Color Story: Fireworks and Fido


If your dog knew the 4th of July was coming up this weekend like we do, he might not be sleeping so peacefully right now. Yes, July 4th is filled with fireworks-which can lead to stress, anxiety and misery for our little best friends. To help ease their nerves, I’m here to share with you all of my tips that will keep the tension low in the house, when the festive fireworks start to sound.

The basics. Let’s start with the basics. If you have an outdoor dog, you really might want to consider bringing him in during the firework festivities. Frightened dogs are known to run away, and even dig holes and hurt themselves, in an attempt to escape the stress. While it might seem like an inconvenience, having the dog in the house for a night is much less stressful than heartbreak from a lost dog. Next, you’ll want to shut all doors, windows and curtains so your dog can’t see the lights that could exacerbate his fear of the booming noise. And, lastly, stay calm. The main key in calming your pet is to stay calm yourself, so try to stay relaxed, calm, and normal, and pretend it’s no different than any other day.

Create a safe place. This is crucial to help your pup feel safe. They want to be in small, confined areas when scared, so consider carving out space in a closet, under a table, under the bed, or even in a walk-in shower. Place their dog bed and blanket in the space to make them as comfortable as possible. Rather than coaxing him out to comfort him, go sit with him, and be in the space with him every now and then. Pulling him out of it can possibly cause more stress, upsetting him further.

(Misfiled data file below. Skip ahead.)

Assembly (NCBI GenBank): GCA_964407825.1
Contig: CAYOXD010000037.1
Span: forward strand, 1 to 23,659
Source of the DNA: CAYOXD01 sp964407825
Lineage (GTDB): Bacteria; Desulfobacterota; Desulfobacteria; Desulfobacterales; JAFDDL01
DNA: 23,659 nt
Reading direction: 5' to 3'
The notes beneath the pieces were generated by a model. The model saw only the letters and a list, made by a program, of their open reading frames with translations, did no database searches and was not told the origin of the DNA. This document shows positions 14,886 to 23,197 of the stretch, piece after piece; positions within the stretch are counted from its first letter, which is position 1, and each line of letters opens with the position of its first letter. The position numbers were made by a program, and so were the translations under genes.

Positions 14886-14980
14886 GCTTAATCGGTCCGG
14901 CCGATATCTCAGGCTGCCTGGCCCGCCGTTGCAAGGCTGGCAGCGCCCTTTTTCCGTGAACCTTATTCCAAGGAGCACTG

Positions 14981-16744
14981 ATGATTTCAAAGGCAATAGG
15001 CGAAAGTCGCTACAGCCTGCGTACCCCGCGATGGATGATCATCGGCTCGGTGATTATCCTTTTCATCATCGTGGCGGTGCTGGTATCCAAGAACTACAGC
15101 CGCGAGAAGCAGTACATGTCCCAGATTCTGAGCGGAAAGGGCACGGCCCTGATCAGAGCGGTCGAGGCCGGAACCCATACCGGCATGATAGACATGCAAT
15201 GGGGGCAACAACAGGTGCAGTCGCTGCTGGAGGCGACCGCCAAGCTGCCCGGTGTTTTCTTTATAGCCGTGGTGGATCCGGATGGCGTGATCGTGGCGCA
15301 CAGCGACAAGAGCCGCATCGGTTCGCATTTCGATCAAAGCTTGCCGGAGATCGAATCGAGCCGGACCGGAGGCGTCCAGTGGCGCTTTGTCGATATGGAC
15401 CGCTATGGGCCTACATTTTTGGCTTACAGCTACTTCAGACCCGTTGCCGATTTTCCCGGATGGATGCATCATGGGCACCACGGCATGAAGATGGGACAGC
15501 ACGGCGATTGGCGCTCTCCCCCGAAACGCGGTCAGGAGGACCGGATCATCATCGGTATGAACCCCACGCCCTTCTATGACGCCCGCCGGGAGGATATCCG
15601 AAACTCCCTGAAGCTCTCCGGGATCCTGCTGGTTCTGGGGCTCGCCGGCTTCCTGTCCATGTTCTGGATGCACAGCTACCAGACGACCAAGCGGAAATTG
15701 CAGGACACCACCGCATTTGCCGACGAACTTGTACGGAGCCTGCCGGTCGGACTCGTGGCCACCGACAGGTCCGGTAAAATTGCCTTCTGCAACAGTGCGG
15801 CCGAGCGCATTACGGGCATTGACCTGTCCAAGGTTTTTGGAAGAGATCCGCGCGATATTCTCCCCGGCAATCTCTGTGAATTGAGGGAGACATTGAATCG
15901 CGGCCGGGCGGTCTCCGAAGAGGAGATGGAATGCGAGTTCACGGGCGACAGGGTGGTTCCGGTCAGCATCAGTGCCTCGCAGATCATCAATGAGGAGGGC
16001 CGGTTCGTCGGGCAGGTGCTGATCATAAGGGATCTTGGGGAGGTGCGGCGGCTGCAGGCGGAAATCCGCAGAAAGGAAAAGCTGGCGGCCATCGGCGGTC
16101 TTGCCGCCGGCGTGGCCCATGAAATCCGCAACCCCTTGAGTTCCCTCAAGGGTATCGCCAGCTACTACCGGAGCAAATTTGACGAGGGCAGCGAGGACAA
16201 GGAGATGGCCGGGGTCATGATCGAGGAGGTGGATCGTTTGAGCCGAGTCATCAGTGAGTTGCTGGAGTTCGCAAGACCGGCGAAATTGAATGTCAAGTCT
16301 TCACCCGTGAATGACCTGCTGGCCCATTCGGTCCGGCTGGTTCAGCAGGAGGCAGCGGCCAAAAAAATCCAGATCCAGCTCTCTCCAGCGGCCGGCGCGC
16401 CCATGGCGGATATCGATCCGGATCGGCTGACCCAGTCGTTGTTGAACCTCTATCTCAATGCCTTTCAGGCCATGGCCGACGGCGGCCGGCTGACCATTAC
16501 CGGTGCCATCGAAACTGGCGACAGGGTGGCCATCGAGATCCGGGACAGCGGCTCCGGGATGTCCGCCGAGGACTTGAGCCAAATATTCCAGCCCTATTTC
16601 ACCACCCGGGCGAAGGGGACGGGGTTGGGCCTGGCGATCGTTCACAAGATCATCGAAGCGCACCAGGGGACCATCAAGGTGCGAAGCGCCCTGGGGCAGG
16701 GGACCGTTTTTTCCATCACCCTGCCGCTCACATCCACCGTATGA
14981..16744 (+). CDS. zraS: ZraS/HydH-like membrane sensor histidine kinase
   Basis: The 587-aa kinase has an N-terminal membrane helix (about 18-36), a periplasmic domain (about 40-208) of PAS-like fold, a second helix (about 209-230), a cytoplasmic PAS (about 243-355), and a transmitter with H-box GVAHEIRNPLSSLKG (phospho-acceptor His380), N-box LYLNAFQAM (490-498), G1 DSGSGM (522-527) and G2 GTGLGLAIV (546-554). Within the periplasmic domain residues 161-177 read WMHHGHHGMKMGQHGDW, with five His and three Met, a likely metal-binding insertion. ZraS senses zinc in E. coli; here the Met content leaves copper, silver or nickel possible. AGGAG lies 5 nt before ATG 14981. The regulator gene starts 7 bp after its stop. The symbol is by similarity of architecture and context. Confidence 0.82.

Block the noise. We are so lucky to live in a time when dog products are plentiful and readily available to us, with just the click of a button. To help muffle the noise, consider buying the highly popular Through A Dog’s Ear: Music To Calm Your Canine Companion ($14.98). It’s no surprise that it’s popular with dog owners because it has been proven to calm dogs up to 85%! Also, consider just turning on the radio or tv. If you choose tv, make sure it’s a show that’s loud enough to camouflage the sound, but refrain from programs that have their own booming noises. Another option is to use Mutt Muffs ($61.75) to reduce the shock of loud noises, such as fireworks.

Positive conditioning. While many dogs won’t eat while they’re feeling fearful, try feeding your dog their favorite treat when a loud noise occurs. It will give him at least the idea of a positive association with the noise of which they’re fearful.

Calm them. Calming collars are excellent ways to calm your dogs in stressful times. These collar diffusers diffuse all natural, soothing oils to help calm dogs not only in times of fireworks, but in other stressful times, as well. When you first put it on your dog, do it when they are calm and in a state of rest, so they’ll learn that the scent is associated with being calm.

Dog Fireworks copy